Friday, December 05, 2008

What We Do

I just had an interesting conversation with the young lady who lives next door.

First, a bit of background: the flats I live in have balconies (or what passes for balconies in Britain—in the States my balcony measured 5 by 22 feet, here I can fit a chair out there with just enough room left over for me to sit in it) and while it is not expressly forbidden to smoke in these flats (well, in mine it is) most people seem to regard the balconies as al fresco smoking rooms.

This is how I met the young lady from next door; she and her partner are both smokers and, while I'm out there with a cigar and a beverage enjoying the English climate, they occasionally pop out for a fag. So I knew she was in her final year at uni and I knew she was working on some essays, which are due before they break up for the holidays.

When I asked about them, at 8 o'clock in the evening, she said she was working on both of them at once and needed to have them completed by the following morning. Not an enviable task.

So I told her about the writing I was doing and about how, as it was not due anywhere at any time, I couldn't be arsed to work on it so I was having a cigar instead. She was curious as to why, if no one was forcing me, I was bothering to write anything at all.

"Well, it's for my web page."

"Is anyone waiting for it?"

"No, not really. I just sort of post things there."

"But you don't have to."

"No, it's just, well, it's what I do."

I might have told her that some people putter in the garden or build scale models of Buckingham Palace out of toothpicks or stand on train platforms writing down numbers, and what I'm doing is basically the same except it doesn't cost as much and I get to do it from the comfort of my living room. I might have told her that, to give her an insight into the psyche of the writer, but I didn't. So, instead of an understanding nod, she gave me one of those skeptical smiles you give to people who show you their scale model of Buckingham Palace made entirely out of toothpicks, stubbed out her cigarette and returned to her work. Because she had to.

And I finished my cigar, went back inside and went back to my writing. Not because I had to, but because I'm a writer, and that's what we do.


  1. Hi Mike,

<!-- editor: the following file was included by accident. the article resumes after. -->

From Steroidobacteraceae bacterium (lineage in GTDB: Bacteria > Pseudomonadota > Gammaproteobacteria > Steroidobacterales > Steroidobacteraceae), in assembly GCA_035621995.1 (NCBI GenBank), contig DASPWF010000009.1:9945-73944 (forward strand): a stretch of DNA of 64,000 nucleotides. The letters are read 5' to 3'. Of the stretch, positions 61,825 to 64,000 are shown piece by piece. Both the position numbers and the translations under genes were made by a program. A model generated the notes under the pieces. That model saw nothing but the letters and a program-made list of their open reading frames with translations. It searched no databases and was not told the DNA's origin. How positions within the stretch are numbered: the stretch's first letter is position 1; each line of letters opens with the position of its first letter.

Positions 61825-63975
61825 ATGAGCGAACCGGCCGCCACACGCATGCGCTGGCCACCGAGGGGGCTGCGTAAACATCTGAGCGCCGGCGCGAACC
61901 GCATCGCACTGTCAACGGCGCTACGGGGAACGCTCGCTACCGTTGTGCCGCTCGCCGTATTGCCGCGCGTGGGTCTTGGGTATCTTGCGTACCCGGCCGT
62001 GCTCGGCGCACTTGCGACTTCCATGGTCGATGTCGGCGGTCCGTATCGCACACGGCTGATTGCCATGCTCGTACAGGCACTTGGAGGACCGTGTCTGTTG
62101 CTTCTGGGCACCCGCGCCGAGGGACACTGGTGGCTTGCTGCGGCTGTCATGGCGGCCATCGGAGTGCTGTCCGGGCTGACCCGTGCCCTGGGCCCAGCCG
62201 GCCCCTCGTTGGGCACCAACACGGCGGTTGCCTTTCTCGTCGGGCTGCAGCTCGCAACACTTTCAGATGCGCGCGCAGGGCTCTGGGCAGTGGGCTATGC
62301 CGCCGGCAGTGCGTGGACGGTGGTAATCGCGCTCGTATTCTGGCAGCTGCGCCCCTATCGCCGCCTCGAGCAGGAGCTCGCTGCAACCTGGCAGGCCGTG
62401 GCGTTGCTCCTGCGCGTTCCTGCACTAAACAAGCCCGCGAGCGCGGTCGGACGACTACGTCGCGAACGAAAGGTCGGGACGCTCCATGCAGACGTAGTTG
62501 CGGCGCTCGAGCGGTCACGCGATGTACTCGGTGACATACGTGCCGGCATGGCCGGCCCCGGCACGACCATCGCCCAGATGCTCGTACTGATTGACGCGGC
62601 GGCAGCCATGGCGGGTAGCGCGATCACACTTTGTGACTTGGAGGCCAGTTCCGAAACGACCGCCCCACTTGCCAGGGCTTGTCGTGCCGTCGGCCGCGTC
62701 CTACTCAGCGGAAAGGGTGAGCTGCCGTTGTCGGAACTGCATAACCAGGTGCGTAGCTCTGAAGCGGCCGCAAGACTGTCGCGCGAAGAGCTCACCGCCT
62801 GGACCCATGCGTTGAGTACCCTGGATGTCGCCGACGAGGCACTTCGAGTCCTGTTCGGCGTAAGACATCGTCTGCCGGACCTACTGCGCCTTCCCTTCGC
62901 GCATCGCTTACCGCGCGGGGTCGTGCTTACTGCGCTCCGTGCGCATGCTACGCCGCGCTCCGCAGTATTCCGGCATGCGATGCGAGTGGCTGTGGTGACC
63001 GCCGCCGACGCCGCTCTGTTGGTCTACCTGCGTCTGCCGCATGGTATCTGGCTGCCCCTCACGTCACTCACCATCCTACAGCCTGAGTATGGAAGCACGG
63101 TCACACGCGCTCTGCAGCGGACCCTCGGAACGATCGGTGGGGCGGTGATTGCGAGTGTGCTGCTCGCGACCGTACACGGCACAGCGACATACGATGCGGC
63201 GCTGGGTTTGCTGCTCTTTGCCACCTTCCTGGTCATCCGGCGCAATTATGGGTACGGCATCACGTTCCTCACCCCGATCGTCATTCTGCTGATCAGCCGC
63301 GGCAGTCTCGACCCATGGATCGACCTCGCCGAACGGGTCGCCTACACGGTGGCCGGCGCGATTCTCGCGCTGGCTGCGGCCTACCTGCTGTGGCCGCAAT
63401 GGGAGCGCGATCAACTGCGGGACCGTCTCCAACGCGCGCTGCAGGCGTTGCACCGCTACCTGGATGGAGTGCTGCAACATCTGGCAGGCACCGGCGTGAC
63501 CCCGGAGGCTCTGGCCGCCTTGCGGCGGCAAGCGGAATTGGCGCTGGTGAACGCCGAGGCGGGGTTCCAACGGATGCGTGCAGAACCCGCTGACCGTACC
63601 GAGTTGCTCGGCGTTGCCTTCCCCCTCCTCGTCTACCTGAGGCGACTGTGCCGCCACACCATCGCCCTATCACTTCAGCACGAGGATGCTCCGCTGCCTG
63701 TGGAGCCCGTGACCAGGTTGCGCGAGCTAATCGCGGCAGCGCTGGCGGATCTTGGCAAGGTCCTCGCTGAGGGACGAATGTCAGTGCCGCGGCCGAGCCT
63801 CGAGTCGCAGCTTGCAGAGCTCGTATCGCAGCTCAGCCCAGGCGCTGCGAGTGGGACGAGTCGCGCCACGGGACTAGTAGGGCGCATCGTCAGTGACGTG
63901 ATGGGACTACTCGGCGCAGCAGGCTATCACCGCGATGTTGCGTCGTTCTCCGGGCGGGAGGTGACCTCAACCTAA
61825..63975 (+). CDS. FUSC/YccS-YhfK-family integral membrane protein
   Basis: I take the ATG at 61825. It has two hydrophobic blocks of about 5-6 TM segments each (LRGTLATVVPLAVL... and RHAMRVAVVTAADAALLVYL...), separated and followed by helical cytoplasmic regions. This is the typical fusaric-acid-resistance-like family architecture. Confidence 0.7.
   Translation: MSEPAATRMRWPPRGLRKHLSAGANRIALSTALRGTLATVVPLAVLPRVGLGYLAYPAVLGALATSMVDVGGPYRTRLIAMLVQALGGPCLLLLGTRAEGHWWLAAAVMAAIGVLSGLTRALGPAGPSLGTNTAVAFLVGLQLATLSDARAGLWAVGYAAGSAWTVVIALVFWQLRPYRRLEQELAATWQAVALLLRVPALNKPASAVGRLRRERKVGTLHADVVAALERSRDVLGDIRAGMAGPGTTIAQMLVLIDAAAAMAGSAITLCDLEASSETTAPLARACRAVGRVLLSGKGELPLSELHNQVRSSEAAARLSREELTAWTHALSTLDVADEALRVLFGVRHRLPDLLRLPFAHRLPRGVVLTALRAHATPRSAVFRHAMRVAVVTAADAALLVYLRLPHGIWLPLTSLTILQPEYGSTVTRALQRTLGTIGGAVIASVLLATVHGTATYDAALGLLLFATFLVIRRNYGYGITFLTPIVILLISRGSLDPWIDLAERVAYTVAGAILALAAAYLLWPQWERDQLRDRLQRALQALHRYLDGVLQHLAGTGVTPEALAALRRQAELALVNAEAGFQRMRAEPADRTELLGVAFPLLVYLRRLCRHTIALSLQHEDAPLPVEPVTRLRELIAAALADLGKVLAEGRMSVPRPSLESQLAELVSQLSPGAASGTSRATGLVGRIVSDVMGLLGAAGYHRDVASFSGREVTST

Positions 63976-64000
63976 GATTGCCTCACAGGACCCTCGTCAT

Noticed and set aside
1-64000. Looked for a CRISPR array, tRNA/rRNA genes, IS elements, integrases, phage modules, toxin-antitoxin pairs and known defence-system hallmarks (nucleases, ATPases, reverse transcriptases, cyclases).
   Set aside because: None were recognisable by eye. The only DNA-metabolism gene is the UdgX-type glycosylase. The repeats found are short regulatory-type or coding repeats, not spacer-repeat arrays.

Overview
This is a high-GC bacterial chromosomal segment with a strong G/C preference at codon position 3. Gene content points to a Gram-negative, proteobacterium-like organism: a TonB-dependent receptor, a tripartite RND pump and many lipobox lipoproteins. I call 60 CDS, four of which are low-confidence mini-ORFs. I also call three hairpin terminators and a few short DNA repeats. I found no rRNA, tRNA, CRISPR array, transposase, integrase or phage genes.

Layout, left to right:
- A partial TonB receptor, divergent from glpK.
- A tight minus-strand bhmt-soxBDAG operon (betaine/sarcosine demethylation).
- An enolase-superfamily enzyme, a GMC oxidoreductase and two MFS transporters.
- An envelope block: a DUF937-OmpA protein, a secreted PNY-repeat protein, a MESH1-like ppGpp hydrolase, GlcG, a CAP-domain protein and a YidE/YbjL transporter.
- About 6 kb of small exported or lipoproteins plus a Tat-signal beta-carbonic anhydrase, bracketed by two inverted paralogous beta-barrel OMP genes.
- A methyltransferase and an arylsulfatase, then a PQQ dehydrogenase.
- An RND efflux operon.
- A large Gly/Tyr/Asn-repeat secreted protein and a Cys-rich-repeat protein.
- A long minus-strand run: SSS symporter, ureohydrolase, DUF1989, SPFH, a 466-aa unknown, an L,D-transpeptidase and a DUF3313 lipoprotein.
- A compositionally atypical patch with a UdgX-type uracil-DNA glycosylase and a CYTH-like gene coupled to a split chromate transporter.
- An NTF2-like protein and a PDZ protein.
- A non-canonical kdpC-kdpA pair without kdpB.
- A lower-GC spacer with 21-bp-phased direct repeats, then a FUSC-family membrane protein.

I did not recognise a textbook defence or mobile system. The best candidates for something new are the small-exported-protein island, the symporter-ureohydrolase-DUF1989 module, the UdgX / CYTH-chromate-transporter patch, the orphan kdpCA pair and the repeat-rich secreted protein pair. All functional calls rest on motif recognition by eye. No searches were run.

Yes I guess people who don't enjoy writing can't understand why anyone would possibly want to write in a blog in their free time... haha
    My sister is like that, she's totally uncreative, I'm so pleased that I am the absolute opposite and love to write too! I don't think I could exist without writing something... be it my poetry or just some nonsense written on a page.
    Great blog! I'm really enjoying reading your posts from good old Blighty!!

  2. Thanks! And, yes, it's not easy being an senative artist--but it's a burden we have to bear ;)

  3. Why is that? A friend just pointed out to me that when adults take piano lessons, people don't ask when they're going to perform with an orchestra. No one expects an adult taking taekwondo to compete in the Olympics, an adult taking ice lessons to skate in the Ice Capades.

    Sure, maybe we're trying to make it to professional or get published or whatever, but why does the worthiness of writing, in others' eyes, seem to rest on that? Why is that the first question they ask?

  4. Good question. I think it comes down to the 'rewards' factor. It's not hard for the average person to see the reward intrinsic in playing the piano, as music is a reward in itself, or in ice-skating, which is simply a fun activity. But, as with my neighbor, most people look upon writing as an onerous task they would rather avoid. So when faced with someone who claims to do it voluntarily, the only reward they can imagine is money, preferably lots of it..

  5. It would be like me hearing that people choose to knit or sew- not because they are being paid, or indeed have a gun to their head,but because they want to....
    I just don't get it....
    Thanks for visiting my blog- I hope you come back again soon